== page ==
#005 Fatal Crashes Caused by Self-driving Technology

#005 Fatal Crashes Caused by Self-driving Technology

A new era in transportation has already begun. We can see autonomous vehicles on the roads of almost every developed country in the world. In recent few years, self- driving cars have started moving alongside with real cars driving on real streets with people inside. Many people probably think that the future with fully autonomous vehicles is around the corner and that in few years from now cities will resemble scenes from science fiction movies. But prepare for a disappointment. With technology, when concept meets reality, things never go as intended. The main reason for that may be seen in frequent accidents caused by autonomous vehicles.

A primary goal of self- driving car manufacturers has been to create a system that is clearly safer than an average human-controlled car. However, due to accidents and fatalities resulting from autonomous cars, people generally believe that self-driving cars are more dangerous than human-driven ones. Unfortunately, the lack of trust could slow down the development process. If the car manufacturers do not solve this problem the arrival of a truly autonomous car may be significantly delayed.

In last couple of years multiple accidents involving autonomous vehicles have occurred. Here is the list of fatal crashes that are potentially caused by self-driving technology.

January, 2016Tesla Model S

The crash took place on 20th January, 2016., and killed Gao Yaning, when Tesla Model S, he was driving slammed into a road sweeper on a highway near Handan, a city about 300 miles south of Beijing. When it was approaching the road sweeper, the car didn’t put on the brake or tried to avoid it. Instead, it crashed right into it.

The report includes in-car video looking through the windshield as the car travels in the left lane at highway speed just before ramming into a parked or slow-moving orange truck. The video, apparently shot by a camera mounted on the rear view mirror, recorded no images. However, sounds or jolts that would suggest the driver or the car hit the brakes before impact. At that point, the in-car video ends.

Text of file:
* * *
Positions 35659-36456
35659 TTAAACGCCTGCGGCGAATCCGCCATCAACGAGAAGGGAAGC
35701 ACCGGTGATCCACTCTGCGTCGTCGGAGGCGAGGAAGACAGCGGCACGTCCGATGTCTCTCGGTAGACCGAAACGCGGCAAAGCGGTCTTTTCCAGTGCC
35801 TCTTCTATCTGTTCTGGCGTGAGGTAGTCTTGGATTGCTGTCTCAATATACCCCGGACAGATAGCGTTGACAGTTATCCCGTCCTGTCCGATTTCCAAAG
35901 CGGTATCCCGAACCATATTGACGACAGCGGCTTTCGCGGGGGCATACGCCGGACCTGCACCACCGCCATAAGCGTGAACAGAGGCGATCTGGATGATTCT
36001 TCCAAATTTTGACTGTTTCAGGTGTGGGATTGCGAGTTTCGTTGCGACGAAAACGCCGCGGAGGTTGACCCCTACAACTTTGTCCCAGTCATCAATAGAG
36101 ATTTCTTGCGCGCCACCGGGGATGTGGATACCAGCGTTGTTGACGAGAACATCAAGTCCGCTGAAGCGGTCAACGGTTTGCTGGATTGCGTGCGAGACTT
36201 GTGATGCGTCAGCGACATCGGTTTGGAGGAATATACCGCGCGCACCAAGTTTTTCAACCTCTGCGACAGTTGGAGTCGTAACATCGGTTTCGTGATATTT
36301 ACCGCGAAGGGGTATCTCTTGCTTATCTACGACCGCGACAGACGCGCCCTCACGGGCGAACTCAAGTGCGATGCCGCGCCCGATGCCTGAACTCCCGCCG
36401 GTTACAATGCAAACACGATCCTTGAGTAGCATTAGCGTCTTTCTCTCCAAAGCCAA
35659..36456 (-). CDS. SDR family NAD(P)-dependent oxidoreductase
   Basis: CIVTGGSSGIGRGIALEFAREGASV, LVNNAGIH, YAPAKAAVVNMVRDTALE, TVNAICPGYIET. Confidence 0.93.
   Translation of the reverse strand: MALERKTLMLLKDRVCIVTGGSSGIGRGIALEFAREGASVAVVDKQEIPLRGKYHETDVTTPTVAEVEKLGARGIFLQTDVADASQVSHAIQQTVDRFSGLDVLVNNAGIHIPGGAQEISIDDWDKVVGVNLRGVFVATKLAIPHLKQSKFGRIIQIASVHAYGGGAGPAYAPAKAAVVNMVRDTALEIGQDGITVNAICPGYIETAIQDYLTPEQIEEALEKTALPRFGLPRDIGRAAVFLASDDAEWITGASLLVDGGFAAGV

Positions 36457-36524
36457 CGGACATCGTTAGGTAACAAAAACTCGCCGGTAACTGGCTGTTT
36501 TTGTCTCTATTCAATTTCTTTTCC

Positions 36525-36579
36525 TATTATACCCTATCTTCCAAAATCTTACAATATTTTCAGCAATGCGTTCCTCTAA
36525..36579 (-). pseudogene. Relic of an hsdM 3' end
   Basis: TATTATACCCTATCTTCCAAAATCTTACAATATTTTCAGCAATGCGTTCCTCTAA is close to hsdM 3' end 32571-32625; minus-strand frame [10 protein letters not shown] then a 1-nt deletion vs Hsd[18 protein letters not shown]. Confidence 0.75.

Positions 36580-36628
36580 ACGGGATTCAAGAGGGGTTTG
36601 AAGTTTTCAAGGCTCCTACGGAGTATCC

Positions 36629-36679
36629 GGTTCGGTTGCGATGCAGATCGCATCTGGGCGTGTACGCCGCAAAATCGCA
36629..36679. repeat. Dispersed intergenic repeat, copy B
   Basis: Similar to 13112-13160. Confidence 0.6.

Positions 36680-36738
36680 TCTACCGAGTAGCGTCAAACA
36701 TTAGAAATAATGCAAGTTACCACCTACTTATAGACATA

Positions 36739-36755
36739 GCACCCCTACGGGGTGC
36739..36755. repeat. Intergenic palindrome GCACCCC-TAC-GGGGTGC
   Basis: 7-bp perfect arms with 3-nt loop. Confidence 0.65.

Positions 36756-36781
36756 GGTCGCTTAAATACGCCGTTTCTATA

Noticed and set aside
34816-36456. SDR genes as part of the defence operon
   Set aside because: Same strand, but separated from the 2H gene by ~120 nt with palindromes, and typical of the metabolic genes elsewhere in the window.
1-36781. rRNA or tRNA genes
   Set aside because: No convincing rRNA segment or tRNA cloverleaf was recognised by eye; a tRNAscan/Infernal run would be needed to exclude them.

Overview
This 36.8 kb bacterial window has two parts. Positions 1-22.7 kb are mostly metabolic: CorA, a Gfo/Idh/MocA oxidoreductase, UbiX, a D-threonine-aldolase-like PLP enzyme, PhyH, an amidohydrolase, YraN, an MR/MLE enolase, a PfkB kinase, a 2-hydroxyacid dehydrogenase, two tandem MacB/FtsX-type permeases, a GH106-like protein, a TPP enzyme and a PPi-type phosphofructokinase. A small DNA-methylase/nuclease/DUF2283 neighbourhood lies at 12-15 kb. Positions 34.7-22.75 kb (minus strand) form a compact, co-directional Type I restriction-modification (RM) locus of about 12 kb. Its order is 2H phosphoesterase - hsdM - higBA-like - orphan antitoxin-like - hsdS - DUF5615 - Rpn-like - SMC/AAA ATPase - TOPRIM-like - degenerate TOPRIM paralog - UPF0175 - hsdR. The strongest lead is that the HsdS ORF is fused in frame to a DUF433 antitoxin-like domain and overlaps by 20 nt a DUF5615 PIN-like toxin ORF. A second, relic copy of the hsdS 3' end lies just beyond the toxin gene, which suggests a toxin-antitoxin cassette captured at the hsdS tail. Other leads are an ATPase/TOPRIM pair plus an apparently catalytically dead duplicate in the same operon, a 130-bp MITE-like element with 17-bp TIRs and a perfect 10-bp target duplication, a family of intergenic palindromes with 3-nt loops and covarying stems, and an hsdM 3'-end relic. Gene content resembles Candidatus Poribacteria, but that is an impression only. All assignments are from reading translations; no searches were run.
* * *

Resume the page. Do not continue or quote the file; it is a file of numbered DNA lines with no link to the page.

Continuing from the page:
7 May, 2016Tesla Model S

The accident occurred in Williston, Florida, when the driver, Joshua Brown of Ohio put his Model S into Tesla’s autopilot mode, which was able to control the car during highway driving.

Against a bright spring sky, the car’s sensors system failed to distinguish a large white 18-wheel truck and trailer crossing the highway. The car attempted to drive full speed under the trailer with the bottom of the trailer impacting the windshield of the Model S.

18 March, 2018Volvo XC90

An autonomous Uber car killed Elaine Herzberg in the street in Arizona in the first fatal crash involving a self-driving vehicle and a pedestrian in the United States. Herzberg was pushing a bicycle across a four-lane road in Tempe, Arizona, when she was struck by an Uber test vehicle, which was operating in self-drive mode with a human safety backup driver sitting in the driving seat. Following the collision, Herzberg was taken to the hospital where she died of her injuries.

23 March, 2018Tesla Model X

Walter Huang, a 38-year-old Apple Inc. engineer, driving in “autopilot” mode died after his Model X sped up and steered into a concrete highway barrier in Mountain View, California. His relatives have contacted both investigators and news sources to say that Huang had reported an issue with the car’s Autopilot mode to his dealership between seven and ten times.

Tesla Model X  fatal accident
Tesla crash, California [1]

March 1, 2019 – Tesla Model 3

Tesla Model 3 slammed into a tractor-trailer attempting to cross a Florida highway traveling around 68 miles per hour, according to investigators who reviewed video footage from the car and nearby surveillance cameras. The impact sheared the roof off of the car, killing the driver, 50-year-old Jeremy Beren Banner. Investigators say Banner had engaged Autopilot about ten seconds before the crash, and did not have his hands on the wheels for up to eight seconds beforehand.

For the foreseeable future, the automated vehicle industry’s main goal should be safety of both drivers and pedestrians. This means a development of fully autonomous vehicles should proceed, but without further sacrificing of human lives.

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